James Fallows is a staff writer for The Atlantic Magazine.
Inaugural speeches, especially for new presidents, boil down to telling two stories: Who we are, as a country; and who I am, as the person preparing to lead.
For many significant inaugurations, "Who we are" was a tale of crisis and peril – Abraham Lincoln, on the eve of Civil War; Franklin Roosevelt, in the teeth of worldwide Depression; Barack Obama during another historic economic collapse.
For these presidents and many others, the story was the same: Our country is damaged, but it is not defeated. We must unite and sacrifice if we are to succeed, but we have done that before, and can do it again.
President Joe Biden said, "We have learned again that democracy is precious. Democracy is fragile. And at this hour, my friends, democracy has prevailed."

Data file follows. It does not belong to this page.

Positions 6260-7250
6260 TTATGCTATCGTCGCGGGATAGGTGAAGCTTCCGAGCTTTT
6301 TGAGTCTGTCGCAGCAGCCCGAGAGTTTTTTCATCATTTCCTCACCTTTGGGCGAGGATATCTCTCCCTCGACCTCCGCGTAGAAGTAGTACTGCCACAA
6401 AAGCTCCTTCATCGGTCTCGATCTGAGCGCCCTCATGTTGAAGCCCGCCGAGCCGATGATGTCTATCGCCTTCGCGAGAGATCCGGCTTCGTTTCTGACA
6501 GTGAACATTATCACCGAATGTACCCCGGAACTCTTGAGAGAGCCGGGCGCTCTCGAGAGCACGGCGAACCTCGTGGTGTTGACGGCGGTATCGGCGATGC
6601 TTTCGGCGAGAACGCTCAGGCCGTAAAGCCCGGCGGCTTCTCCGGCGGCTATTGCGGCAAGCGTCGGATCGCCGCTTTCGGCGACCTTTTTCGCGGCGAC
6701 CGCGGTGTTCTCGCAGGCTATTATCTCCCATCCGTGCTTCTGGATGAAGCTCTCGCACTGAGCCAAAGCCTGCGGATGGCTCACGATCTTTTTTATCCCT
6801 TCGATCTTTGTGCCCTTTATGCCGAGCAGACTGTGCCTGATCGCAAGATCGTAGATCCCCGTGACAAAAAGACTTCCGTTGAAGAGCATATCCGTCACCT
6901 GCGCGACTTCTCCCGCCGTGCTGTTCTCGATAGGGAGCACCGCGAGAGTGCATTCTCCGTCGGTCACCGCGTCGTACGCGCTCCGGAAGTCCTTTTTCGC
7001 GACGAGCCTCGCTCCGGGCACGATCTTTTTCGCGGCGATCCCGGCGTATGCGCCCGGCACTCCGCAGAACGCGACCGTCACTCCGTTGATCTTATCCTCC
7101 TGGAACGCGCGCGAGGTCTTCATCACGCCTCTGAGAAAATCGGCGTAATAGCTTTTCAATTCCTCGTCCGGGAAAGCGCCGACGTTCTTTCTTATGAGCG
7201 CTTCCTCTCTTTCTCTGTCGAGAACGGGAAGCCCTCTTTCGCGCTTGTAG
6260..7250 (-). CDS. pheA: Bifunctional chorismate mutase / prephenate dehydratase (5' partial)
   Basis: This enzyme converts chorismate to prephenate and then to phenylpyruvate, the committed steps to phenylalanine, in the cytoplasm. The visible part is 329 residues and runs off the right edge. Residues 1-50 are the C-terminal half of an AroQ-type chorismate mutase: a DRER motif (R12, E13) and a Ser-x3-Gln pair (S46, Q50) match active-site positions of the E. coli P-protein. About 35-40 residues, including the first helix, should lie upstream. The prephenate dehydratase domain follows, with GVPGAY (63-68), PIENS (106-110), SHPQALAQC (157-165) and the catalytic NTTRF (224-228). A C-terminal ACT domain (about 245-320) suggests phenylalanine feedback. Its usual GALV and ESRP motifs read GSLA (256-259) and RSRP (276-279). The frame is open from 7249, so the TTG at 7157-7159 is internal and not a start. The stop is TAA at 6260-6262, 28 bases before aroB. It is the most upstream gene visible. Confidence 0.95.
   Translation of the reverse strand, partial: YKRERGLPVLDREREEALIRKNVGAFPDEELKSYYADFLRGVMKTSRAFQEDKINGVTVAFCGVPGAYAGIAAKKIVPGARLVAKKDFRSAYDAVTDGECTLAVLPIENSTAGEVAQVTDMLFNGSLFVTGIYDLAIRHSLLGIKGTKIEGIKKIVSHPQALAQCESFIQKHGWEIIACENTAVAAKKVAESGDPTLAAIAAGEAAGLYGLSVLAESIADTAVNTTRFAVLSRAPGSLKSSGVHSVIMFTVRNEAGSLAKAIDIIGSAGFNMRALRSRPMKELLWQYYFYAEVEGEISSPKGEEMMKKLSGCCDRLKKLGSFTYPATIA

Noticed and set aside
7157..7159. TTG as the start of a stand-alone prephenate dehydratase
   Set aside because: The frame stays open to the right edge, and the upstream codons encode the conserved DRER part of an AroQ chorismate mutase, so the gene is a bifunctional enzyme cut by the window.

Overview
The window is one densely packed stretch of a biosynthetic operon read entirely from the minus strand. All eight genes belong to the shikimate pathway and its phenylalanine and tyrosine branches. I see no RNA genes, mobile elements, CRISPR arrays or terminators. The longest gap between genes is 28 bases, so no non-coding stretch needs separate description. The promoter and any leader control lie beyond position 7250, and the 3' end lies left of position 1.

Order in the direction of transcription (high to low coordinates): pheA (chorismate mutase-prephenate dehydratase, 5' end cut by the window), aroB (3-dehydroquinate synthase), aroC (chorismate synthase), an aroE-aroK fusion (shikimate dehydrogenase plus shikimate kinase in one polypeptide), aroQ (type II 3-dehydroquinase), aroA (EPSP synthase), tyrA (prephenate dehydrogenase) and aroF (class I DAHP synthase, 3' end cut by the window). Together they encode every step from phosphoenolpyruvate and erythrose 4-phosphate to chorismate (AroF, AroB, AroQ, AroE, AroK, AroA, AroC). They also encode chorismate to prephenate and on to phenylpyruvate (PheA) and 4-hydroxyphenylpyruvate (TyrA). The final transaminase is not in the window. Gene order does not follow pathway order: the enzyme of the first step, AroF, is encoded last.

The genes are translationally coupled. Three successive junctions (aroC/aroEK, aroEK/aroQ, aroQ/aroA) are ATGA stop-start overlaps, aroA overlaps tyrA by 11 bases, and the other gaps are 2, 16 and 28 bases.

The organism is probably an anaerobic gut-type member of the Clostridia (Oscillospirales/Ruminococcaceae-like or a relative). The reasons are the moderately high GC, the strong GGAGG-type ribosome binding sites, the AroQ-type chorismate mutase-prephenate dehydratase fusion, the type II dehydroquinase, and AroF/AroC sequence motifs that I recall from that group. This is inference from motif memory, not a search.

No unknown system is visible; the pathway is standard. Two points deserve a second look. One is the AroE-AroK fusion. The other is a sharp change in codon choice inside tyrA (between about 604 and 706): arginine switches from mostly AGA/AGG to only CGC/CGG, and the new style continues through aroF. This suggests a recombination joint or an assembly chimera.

That was also the story in this past week's ceremony. It connected Mr. Biden's speech () to the poem by Amanda Gorman ( ).
They were both telling the story of becoming that Americans have relied on from the start.
Joe Biden's story of "who I am" was especially powerful for being understated. John Kennedy's story was that "the torch had been passed" to members of his generation. Jimmy Carter's, that of a man would not lie. Ronald Reagan's, of buoyant optimism.
Biden's story was, I will listen. I care. I ask us all to understand one another's vulnerability and losses. And I will give "my whole soul" to the effort of helping our country heal.
We are not even 100 hours into this administration. There will be the first 100 days, and then 1,400 days more. Every obstacle we faced a week ago, is an obstacle still.
But we have all made a start.
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Story produced by Young Kim. Editor: Jaroslaw Ziaja.